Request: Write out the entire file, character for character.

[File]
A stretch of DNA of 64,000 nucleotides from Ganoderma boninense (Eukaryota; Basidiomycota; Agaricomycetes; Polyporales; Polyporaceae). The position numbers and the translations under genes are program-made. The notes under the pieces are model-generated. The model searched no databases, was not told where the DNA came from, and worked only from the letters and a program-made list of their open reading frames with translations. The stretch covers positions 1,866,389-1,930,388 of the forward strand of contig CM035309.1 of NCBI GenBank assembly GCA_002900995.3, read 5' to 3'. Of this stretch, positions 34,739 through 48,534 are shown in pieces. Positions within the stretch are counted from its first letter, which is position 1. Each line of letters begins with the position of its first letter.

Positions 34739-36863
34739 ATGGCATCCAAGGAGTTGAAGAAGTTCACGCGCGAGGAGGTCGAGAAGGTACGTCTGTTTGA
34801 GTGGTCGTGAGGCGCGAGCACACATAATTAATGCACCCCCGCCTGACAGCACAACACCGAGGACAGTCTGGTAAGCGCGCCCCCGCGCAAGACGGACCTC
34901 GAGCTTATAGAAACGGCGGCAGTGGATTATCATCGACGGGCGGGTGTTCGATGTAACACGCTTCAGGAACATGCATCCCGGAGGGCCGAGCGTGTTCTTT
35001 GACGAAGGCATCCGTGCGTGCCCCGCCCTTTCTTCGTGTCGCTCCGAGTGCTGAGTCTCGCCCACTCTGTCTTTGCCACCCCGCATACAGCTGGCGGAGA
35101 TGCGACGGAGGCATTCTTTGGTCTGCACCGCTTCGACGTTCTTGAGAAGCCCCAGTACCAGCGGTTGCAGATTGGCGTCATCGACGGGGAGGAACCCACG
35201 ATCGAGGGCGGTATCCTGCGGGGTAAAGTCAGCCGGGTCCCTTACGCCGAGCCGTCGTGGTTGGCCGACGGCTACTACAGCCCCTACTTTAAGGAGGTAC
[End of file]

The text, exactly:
A stretch of DNA of 64,000 nucleotides from Ganoderma boninense (Eukaryota; Basidiomycota; Agaricomycetes; Polyporales; Polyporaceae). The position numbers and the translations under genes are program-made. The notes under the pieces are model-generated. The model searched no databases, was not told where the DNA came from, and worked only from the letters and a program-made list of their open reading frames with translations. The stretch covers positions 1,866,389-1,930,388 of the forward strand of contig CM035309.1 of NCBI GenBank assembly GCA_002900995.3, read 5' to 3'. Of this stretch, positions 34,739 through 48,534 are shown in pieces. Positions within the stretch are counted from its first letter, which is position 1. Each line of letters begins with the position of its first letter.

Positions 34739-36863
34739 ATGGCATCCAAGGAGTTGAAGAAGTTCACGCGCGAGGAGGTCGAGAAGGTACGTCTGTTTGA
34801 GTGGTCGTGAGGCGCGAGCACACATAATTAATGCACCCCCGCCTGACAGCACAACACCGAGGACAGTCTGGTAAGCGCGCCCCCGCGCAAGACGGACCTC
34901 GAGCTTATAGAAACGGCGGCAGTGGATTATCATCGACGGGCGGGTGTTCGATGTAACACGCTTCAGGAACATGCATCCCGGAGGGCCGAGCGTGTTCTTT
35001 GACGAAGGCATCCGTGCGTGCCCCGCCCTTTCTTCGTGTCGCTCCGAGTGCTGAGTCTCGCCCACTCTGTCTTTGCCACCCCGCATACAGCTGGCGGAGA
35101 TGCGACGGAGGCATTCTTTGGTCTGCACCGCTTCGACGTTCTTGAGAAGCCCCAGTACCAGCGGTTGCAGATTGGCGTCATCGACGGGGAGGAACCCACG
35201 ATCGAGGGCGGTATCCTGCGGGGTAAAGTCAGCCGGGTCCCTTACGCCGAGCCGTCGTGGTTGGCCGACGGCTACTACAGCCCCTACTTTAAGGAGGTAC